"Horse racing in California provides 77,000 jobs, including 3,000 to families with low-paying positions," he stated, adding that, "the horse racing industry provides housing and medical insurance for many of its employees and educational opportunities for families.  

Most of these will have very few job options if the track closes. Losing their jobs would be an eviction notice because they cannot pay their rent. We already have thousands of homeless individuals and families on the streets of Los Angeles." 

He emphasized that, as a Commission, "While we have a commitment to insure [sic] the safety of animals, one of our priorities in also addressing homeless people.  We need to be very careful and thoughtful. We have an obligation to assure that every one of these 77,000 people has a job waiting.  

"We cannot pit horses against families, workers and children," President Gross said. 


After Wolfson acknowledged Gross' concerns, he suggested support might be expressed as, "We are proponents of banning..." And that the Commission approve the motion before it.  

They then acknowledged with surprise, "There is no motion." 

Wolfson, a professional screenwriter, turned to his omnipresent laptop to write one. After stumbling through various renditions, which included: 

It is the consensus of this Commission as the largest Animal Rights Department on the West Coast that horse racing in its current form should not be allowed within the city limits and requests that the City Council explore and support this policy. 

They finally agreed on: 

“It is the consensus of this Commission that horse racing in its current form is not humane and should not be allowed in the City limits and that the City Council explore and confirm this policy.” 


Veterinarian Heather Wilson of Horseracing Wrongs spoke for the proponents, stating that racehorses live a lifetime of abuse and cruelty and isolation. 

She stressed that the animals are deprived of normal activity such as grazing and socialization; they are not allowed to have a family. They have no autonomy and get two hours of exercise a day while the rest is spent in a stall in isolation. They begin training at 18 months and race at 24 months…while they are still babies. Many will end up at auction after a very short life. When nobody buys them or adopts them, they are sold to the highest bidder, known as a “kill buyer.” 

She added that 130,000 horses are shipped to slaughter in Mexico and Canada annually, and 15,000 are thoroughbreds. 

She concluded by reminding the Commission that there are four major racetracks in California, not just Santa Anita and that this "sport" should be abolished--there is no reason for it. 

Oscar de la Torre, who represents Santa Anita's Backstretch Workers, stated that, "The compassion that we have for the horses should also transfer to the individuals who take care of the horses and whose livelihood is at stake. There are more than 3,000 backstretch workers at Santa Anita, who do everything from grooming horses to feeding and cleaning up after them. Most workers are originally from Central America and 80% live at the track, and, if Santa Anita were to be closed, most of the workers would be homeless...and being homeless in Los Angeles is a death sentence."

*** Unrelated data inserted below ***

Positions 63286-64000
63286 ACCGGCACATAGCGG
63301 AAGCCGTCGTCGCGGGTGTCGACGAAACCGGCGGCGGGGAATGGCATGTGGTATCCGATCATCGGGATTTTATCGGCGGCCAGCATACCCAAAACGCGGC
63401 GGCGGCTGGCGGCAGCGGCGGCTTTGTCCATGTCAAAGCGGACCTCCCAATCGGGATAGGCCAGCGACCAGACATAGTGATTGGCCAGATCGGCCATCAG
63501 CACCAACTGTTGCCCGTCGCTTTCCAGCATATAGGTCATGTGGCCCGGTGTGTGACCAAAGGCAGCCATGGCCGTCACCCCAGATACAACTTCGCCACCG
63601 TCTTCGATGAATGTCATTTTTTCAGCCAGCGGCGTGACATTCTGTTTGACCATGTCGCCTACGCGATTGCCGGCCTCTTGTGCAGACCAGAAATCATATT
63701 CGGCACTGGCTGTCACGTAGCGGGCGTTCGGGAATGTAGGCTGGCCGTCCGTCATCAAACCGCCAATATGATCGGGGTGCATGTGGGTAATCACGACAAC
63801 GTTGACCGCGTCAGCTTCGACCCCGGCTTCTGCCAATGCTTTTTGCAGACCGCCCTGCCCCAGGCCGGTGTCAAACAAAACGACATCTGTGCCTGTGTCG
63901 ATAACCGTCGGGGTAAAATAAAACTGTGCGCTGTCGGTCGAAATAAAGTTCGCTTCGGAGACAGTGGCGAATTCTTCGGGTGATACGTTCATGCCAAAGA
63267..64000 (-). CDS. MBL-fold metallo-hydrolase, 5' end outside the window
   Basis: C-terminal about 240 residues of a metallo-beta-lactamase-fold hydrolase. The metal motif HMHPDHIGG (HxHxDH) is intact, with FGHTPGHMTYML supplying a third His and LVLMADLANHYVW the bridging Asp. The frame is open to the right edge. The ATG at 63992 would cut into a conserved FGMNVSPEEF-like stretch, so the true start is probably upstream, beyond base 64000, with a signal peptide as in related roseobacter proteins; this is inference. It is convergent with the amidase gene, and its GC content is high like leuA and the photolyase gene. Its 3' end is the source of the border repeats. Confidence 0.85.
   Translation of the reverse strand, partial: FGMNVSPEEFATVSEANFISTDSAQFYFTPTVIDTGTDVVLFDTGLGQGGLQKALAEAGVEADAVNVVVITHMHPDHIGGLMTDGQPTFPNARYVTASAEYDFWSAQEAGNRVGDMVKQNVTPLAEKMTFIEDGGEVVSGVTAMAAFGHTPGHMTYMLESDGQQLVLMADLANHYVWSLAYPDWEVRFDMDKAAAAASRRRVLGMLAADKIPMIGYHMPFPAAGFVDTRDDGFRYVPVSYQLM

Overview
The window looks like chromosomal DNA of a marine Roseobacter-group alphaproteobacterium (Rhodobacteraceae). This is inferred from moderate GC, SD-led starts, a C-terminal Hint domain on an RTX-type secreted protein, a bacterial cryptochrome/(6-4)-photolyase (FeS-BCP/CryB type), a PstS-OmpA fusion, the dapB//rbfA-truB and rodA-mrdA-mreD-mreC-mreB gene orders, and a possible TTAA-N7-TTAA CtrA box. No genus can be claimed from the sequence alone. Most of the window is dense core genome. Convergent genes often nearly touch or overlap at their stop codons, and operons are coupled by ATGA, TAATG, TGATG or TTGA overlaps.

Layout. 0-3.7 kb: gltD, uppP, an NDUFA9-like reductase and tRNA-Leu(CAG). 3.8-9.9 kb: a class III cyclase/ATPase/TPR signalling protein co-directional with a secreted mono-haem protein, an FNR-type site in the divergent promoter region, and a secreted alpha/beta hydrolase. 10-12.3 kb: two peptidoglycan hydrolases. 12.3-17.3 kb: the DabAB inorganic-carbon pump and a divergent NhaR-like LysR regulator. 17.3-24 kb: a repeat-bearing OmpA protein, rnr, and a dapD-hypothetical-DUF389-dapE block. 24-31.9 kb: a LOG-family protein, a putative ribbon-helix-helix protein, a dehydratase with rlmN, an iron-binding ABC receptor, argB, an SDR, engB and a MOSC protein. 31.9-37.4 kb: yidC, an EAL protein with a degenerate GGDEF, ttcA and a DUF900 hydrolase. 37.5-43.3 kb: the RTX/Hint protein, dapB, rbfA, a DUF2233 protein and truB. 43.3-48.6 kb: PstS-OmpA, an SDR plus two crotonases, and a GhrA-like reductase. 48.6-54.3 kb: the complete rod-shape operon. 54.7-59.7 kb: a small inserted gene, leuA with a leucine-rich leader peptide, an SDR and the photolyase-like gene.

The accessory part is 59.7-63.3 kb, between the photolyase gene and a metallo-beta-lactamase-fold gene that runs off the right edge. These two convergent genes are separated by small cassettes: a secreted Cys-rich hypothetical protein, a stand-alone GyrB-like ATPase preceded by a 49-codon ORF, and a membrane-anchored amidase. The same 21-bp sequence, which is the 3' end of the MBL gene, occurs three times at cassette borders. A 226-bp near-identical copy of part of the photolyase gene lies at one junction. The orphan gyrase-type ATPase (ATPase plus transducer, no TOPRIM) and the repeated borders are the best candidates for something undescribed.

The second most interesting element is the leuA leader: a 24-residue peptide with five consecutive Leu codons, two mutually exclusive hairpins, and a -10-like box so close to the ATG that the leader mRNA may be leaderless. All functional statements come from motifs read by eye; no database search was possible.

Karen Norton, who described herself as a "horse owner," thanked the Commission for its service to animals, and stated, 

Los Angeles does not have a horse racing track and there never will be one in the City. 

There is not one single racehorse stabled in the City of Los Angeles. There are animals that need your help but not one of them is a racehorse in the City of Los Angeles. Horse racing should not be taking up your time or taxpayers’ dollars.  

Because your jurisdiction is Los Angeles, not Cypress or Arcadia, to pass a motion to ban horse racing would be solving a problem you don’t have ... and staging a public event designed  to further someone’s personal agenda and political career in order to get headlines".[Emph. added.] 

Approximately 35 speakers were allowed to speak, with the largest number in support of the opposition/ban of horse racing in California. Others were representatives of the horse racing industry who assured that the horses are given care and are not mistreated. 


Approximately half way through the speakers for and against, it was brought to the Commission's attention that they were in violation of the Brown Act, because the agenda stated that the item is "Opposition to horse racing in the State of California," but the motion being considered only addressed horse racing in the City of Los Angeles. 

The motion was then changed, with the approval of Assistant City Attorney Dov Lesel. 

Wolfson moved "to oppose horse racing in the State of California and request that the City Council explore and confirm this policy." It was seconded by Commissioner Sandoval. 

Aside from Commissioner Wolfson suggesting that California racetracks could be turned into "sanctuaries," as was done in Asia for retired elephants, an idea which President Gross dismissed as "good on paper or in our dreams," further discussion was uneventful and a vote was taken. 

Commissioners Wolfson and Sandoval approved the motion; President Gross voted against it. Therefore, the motion failed. 

Wolfson requested that this be put on the agenda again when there was a full board in attendance.

If this was a publicity stunt, the outcome (benefit or failure) remains in the eyes of the beholder.

According to, The Sport of Kings in the City of Angels, there has not been a racetrack in Los Angeles since the Agricultural Park was transformed into Exposition Park, and replaced with museums and gardens in the early 1900s.


(Phyllis M. Daugherty is a former City of Los Angeles employee and a contributor to CityWatch.) Edited for CityWatch by Linda Abrams.